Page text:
Q&A: How will tension with North hit South Korea’s economy?

By Yoo Choonsik

SEOUL (BestGrowthStock) – Investors at first shrugged off North Korea’s heaviest shelling of the South since the end of the civil war in 1953 but later sold the won and bonds as the tension failed to subside.

Adding to the drama on the world’s last cold war frontier on Sunday, a U.S. aircraft carrier joined maneuvers with South Korea off the west coast of the peninsula and less than 150 km (90 miles) from the site of the North Korean attacks on Sunday.

South Korea says its economy, the fourth-largest in Asia, is healthy enough to weather such external jitters.

HOW HAVE INVESTORS REACTED SO FAR?

Foreigners sold a net 70 billion won ($60 million) of South Korean shares in the three days after Tuesday’s attack — negligible in a market valued at more than 1,000 trillion won. Local investors sold a net 450 billion won worth over the period.

The won held almost steady for the first two of the three days but fell nearly 2 percent against the dollar on Friday, the worst drop in five months.

Foreigners sold a net 230 billion won worth of bonds on Friday alone, helping lift the benchmark 5-year treasury yield 5 basis points to 4.03 percent, after having showed a muted reaction for the previous two days.

The credit default swaps on 5-year South Korean sovereign bonds — a measure of country risk — widened by nearly 25 basis points to 108 points, but stayed well below a 52-week high of 172 points.

HOW WILL ESCALATED TENSION HIT?

Foreigners have poured nearly 90 trillion won into South Korea’s bond and stock markets since the start of 2009 as the country pulled out of the global financial crisis. They may opt to leave en masse if tension escalates.

But the impact may be smaller this time than in late 2008 when South Korea suffered a severe dollar shortage. The country has since cut short-term foreign debt sharply while boosting foreign reserves by about one-fifth.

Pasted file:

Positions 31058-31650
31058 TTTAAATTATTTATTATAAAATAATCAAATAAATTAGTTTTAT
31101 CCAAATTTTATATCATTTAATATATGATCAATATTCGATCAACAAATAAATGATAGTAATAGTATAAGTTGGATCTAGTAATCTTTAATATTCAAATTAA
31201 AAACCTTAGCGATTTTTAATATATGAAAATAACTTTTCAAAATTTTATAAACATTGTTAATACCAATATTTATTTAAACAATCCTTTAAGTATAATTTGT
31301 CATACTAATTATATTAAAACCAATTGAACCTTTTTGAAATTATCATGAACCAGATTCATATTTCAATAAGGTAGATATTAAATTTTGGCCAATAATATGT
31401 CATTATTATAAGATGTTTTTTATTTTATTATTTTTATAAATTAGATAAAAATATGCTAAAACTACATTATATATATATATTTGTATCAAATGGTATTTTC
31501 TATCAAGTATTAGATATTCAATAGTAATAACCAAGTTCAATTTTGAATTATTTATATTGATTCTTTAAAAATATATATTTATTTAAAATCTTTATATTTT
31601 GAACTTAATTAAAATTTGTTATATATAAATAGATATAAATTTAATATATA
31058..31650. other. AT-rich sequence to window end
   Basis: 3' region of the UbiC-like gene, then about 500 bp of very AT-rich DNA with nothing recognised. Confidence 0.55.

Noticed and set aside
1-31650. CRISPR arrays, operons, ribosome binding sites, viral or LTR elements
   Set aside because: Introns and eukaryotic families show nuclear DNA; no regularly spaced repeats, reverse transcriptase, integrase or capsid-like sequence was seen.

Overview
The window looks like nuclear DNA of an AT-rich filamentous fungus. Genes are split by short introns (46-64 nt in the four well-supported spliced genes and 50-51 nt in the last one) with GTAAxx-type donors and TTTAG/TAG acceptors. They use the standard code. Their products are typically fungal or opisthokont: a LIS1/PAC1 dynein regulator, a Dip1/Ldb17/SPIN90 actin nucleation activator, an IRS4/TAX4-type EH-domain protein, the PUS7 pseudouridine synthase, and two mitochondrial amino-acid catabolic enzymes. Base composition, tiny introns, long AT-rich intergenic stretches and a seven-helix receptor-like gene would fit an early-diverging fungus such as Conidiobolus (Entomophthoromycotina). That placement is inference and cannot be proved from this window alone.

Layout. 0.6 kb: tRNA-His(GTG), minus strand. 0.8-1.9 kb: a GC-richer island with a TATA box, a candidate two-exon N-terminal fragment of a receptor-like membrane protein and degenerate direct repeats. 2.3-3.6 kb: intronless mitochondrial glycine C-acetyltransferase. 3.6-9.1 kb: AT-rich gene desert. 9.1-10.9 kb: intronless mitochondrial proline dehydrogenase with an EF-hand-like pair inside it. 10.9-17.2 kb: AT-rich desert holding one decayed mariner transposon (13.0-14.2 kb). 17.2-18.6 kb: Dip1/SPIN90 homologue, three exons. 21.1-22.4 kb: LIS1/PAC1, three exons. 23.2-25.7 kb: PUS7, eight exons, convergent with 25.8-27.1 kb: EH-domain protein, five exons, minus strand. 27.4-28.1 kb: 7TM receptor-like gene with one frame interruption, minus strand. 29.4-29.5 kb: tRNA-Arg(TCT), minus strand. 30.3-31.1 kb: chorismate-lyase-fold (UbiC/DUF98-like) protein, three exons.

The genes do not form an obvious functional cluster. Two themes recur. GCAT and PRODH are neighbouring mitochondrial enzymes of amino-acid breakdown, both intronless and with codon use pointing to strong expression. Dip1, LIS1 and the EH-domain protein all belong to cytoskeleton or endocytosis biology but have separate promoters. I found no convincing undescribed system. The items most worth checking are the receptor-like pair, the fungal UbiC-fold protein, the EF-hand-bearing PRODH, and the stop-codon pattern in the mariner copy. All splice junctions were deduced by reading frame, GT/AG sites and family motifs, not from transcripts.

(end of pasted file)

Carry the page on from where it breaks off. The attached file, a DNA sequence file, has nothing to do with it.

An undervalued won, robust exports and high profit prospects for South Korean technology and car makers could persuade many foreign investors to stay.

Consumer spending at home, which has begun to take over from exports as the driver of economic growth, could still be hit and the economy could lose steam rapidly.

SO WHAT CAN THE AUTHORITIES DO?

South Korea has room to protect its economy as fast economic growth has improved government finances and robust exports led by cars and electronics products fattened foreign currency (Read more about trading foreign currency. reserves.

The fiscal deficit will halve this year from more than 4 percent of annual gross domestic product last year. Foreign currency reserves — at nearly $300 billion — are the world’s sixth largest and government debt is relatively small.

The Bank of Korea, the central bank, also has some room to maneuver after raising the policy interest rate by half a percentage point this year and has re-collected most of the emergency funds injected during the global financial crisis.

(Editing by Nick Macfie and Andrew Marshall)

Q&A: How will tension with North hit South Korea’s economy?